Bookish conversation with author Samantha Wilcoxson.
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I have been looking for a book like "The White Hawk" for some time. Trudging my way through endless volumes of Wars of the Roses books which include beautiful women, love matches, supernatural powers, and god-like York men, I had begun to wonder if books of substance existed. If you have been looking for a novel with more scenes of battle than bedroom, you will find it in David Pilling's story.
I was shocked at first to realize that this novel is written from a staunchly Lancastrian point of view. Richard Bolton (yes, the main character is unfortunately another Richard to keep track of) watches the Lancastrian army that he and is father are a part of get crushed at Blore Heath in the opening of the book. This leads to a vicious circle of revenge as neighbors chose their sides.
In this realistic look at the Wars of the Roses, not all men are noble and brave, and the women are not all complacent beauties lucky enough to marry for love. Life is gritty and harsh. Richard, Duke of York, is not portrayed as the man saving England from a daft, if pious, King. He is a grasping, arrogant nobleman who, along with Warwick, lead the country into devastating civil war. Edward, Earl of March, is still the giant, blonde soldier, but also a man of only 18, not the savior of England.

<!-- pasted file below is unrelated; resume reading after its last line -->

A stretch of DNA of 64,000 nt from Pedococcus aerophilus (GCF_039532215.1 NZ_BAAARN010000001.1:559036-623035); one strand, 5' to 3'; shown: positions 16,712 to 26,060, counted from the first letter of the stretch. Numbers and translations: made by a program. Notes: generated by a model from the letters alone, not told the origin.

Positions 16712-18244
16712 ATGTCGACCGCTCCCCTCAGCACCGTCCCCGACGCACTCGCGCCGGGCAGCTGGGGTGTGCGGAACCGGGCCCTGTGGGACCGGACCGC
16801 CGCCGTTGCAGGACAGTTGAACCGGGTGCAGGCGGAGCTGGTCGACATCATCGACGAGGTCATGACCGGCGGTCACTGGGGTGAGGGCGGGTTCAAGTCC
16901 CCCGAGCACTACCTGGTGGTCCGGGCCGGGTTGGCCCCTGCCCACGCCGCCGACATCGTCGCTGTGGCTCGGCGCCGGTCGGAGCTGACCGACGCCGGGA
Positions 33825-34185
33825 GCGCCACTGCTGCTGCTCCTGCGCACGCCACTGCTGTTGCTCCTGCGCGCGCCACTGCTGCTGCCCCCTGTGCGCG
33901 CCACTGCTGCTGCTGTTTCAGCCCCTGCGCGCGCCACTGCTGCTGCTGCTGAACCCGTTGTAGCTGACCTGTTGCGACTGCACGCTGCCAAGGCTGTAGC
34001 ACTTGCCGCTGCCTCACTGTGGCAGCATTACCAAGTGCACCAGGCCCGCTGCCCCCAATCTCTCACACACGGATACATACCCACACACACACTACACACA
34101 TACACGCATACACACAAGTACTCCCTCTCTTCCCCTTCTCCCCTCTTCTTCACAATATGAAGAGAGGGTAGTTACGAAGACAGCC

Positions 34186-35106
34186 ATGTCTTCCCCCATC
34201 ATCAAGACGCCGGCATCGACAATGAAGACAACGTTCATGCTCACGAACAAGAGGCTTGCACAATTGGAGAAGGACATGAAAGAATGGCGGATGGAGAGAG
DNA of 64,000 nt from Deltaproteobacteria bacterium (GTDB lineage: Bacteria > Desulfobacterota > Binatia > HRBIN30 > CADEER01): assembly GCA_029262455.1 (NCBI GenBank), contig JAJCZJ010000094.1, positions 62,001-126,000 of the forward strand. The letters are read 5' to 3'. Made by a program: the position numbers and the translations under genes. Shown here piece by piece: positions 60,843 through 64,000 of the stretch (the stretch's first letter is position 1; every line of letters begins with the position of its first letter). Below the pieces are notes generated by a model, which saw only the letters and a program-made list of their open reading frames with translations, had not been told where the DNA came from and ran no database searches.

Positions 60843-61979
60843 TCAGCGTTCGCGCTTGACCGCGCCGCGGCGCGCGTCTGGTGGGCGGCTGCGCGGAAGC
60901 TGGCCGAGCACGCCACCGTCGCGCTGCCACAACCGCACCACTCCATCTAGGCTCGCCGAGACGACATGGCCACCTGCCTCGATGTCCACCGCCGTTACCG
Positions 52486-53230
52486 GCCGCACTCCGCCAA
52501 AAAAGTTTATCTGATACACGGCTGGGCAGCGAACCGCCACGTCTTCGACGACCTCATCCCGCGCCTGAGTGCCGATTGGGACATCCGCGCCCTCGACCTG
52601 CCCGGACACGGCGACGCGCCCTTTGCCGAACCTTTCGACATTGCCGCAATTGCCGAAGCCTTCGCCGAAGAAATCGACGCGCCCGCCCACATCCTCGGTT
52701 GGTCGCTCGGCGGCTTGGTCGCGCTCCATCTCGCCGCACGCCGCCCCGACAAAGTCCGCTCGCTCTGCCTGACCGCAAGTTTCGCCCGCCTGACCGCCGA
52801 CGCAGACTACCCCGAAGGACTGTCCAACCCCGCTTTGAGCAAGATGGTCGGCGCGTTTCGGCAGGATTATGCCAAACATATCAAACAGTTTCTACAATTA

Not to say that the Lancastrians are shown as all good compared to the evil of York. Our hero(?), Richard Bolton, makes some horrible decisions that he justifies because of his father's battlefield death that he inwardly considers murder. He puts his family and himself in danger through these impetuous actions. His brother, James, starts out as an eye-roll inspiring version of the stereotypical lusty, drunk priest, but war does change some men for the better.
This book, which I received as a free Kindle download, did have some typos which I hope do not find their way into print versions. Besides that the style of writing is beautiful, not the overly-simplistic style that I find too many novels make use of.
Overall, "The White Hawk" was a well-written reminder that supporters of Lancaster were not simply murderous mercenaries, but everyday Englishmen who were defending their King. Pilling ends with the dramatic Battle of Towton, but as this is listed as Revenge #1, I hope to read more from him.